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A just released National Weather Service climate analysis shows worldwide temperatures climbed a tad during 1993, but the agency doesn't know whether that means global warming has resumed.

After a two-year global temperature decline caused by the volcanic eruption of Mount Pinatubo in the Philippines, worldwide temperatures edged upward one-quarter of a degree in '93 as heat waves and hot spells warmed the southeastern and southwestern United States, Siberia, China and Alaska.The year also had a rash of unusual weather events including the worst Mississippi-Missouri floods in 100 years, the so-called "Storm of the Century" along the East Coast, the breakup of California's drought, and heavy rains and snows in Europe, the Middle East, Asia, Africa, South America and Australia.

"We're really not sure what last year's temperature increase means," said research meteorologist Vernon Kousky. "The only thing we know for sure is the warming trend that began in 1910 continued last year and we're wondering whether it will ever reverse."

Since 1910, the world's surface temperature readings have climbed about 2 degrees, with the peak being reached in 1990. Global warming believers believe that another 2-degree increase during the next 60 years would melt some of the world's ice, expand the oceans and threaten the world's largest seaports.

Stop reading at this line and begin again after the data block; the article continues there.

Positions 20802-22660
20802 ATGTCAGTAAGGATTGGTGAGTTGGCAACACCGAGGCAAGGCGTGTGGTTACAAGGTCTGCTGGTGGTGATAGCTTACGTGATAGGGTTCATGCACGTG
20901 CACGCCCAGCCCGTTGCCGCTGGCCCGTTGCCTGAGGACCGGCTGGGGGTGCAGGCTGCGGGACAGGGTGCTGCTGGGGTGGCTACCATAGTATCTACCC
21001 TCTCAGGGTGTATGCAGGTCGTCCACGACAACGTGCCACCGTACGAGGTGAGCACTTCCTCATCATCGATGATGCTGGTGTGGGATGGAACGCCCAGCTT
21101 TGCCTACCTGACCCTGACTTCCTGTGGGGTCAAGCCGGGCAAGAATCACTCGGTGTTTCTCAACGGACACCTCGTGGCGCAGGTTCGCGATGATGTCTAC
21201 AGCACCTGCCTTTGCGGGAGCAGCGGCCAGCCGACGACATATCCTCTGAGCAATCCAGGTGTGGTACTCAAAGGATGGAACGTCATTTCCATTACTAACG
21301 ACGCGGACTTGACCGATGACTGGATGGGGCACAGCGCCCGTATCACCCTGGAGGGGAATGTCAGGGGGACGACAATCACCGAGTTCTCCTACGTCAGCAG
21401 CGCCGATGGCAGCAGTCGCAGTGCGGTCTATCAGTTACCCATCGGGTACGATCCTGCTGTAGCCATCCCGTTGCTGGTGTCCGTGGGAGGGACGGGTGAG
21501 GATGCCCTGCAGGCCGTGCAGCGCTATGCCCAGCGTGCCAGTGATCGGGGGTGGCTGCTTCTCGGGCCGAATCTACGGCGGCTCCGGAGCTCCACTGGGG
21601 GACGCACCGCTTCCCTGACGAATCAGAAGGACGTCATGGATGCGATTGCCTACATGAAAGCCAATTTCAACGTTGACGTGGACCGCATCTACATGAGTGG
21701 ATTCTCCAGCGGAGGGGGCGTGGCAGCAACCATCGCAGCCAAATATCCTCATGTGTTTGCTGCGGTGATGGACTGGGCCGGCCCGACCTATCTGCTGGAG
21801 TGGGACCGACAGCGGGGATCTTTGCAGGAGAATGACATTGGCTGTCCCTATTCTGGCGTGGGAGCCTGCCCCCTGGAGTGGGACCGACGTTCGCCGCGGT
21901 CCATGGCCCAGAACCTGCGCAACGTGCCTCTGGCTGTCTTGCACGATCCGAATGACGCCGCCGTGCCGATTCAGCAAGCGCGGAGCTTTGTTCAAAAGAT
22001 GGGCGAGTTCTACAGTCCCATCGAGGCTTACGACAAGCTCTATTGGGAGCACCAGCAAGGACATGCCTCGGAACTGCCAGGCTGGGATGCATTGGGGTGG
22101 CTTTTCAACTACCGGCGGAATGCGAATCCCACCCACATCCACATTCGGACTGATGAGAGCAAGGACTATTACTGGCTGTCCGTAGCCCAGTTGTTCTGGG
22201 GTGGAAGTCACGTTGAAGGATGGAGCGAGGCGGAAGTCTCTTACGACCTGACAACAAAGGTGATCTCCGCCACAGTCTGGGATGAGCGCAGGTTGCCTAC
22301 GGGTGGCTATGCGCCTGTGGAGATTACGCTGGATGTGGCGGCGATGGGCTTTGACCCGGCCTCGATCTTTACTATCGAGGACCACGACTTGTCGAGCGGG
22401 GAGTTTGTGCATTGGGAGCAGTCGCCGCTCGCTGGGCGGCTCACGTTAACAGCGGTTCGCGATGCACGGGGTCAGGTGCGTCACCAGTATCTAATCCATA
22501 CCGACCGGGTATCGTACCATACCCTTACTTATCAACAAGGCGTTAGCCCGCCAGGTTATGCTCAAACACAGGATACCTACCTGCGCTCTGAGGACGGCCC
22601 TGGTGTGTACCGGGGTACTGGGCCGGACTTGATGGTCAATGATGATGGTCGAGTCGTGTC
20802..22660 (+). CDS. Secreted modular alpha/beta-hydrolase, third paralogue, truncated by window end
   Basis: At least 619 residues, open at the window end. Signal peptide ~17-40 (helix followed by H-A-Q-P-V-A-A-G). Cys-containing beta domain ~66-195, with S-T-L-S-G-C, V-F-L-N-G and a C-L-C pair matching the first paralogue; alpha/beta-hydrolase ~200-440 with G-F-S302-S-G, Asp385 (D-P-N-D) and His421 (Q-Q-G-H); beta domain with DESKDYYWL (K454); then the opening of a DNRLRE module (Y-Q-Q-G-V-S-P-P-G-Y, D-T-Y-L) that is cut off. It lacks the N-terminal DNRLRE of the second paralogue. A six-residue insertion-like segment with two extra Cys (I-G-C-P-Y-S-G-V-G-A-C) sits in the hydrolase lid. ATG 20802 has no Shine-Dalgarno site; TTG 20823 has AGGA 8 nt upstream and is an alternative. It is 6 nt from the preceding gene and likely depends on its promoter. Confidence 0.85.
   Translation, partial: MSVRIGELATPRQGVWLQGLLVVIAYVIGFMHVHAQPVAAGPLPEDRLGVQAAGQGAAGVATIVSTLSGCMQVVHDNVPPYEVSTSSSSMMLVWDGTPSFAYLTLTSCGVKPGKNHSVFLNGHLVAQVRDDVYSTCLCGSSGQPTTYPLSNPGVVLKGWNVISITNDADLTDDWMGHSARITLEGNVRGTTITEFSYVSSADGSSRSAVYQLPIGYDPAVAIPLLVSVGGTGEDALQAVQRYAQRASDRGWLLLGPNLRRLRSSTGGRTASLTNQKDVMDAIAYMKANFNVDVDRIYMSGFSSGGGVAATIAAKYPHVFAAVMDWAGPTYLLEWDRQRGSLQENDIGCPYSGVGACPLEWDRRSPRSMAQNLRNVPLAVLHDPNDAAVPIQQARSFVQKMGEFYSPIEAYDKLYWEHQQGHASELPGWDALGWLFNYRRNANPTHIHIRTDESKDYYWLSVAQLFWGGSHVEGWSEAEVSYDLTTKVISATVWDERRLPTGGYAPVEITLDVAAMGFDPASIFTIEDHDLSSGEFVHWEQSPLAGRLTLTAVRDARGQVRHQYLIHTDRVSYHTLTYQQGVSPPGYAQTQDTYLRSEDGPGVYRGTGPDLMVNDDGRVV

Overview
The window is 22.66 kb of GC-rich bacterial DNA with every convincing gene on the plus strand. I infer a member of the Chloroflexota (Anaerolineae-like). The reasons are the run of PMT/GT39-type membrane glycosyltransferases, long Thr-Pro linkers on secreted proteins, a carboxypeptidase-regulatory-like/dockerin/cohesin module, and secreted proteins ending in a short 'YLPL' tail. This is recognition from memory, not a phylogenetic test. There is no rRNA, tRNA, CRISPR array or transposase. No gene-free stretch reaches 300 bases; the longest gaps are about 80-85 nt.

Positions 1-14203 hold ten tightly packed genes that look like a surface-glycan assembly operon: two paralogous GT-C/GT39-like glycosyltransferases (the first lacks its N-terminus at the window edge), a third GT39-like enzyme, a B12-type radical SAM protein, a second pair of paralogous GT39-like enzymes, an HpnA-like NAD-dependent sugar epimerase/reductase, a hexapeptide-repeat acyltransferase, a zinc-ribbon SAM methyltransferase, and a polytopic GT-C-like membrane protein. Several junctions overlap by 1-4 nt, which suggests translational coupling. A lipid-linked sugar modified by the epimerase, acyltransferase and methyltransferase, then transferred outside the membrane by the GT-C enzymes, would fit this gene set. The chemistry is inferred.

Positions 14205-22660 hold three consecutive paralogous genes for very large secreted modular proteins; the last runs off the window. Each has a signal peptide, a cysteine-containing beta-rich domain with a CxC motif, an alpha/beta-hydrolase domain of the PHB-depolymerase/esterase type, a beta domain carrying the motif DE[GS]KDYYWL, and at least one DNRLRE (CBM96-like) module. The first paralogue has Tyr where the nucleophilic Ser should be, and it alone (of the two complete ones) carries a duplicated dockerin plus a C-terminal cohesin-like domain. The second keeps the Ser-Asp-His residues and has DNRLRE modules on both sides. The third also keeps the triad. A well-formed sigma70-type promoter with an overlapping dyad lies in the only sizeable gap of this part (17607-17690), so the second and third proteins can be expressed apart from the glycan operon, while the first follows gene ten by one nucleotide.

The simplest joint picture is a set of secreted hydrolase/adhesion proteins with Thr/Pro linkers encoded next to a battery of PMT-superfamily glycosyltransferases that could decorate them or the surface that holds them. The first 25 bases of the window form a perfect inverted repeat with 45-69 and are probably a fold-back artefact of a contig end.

Kousky is among the meteorologists and climatologists who are wondering whether the 83-year-long world temperature increase is real. He pointed out questions have been raised about the accuracy of temperature readings being reported for many large cities around the world.

"Many of the new temperature sensors installed in the 1980s aren't ventilated too well and they may be reporting readings that are 3 or 4degrees too high," he said.

Kousky also noted the worldwide temperature increase from 1910 to 1940 occurred during an era of enormous coal burning, a usage that undoubtedly warmed the Earth's atmosphere.

The 1993 National Weather Service climate analysis provided hopeful signs that global warming won't be as severe as pessimists have predicted.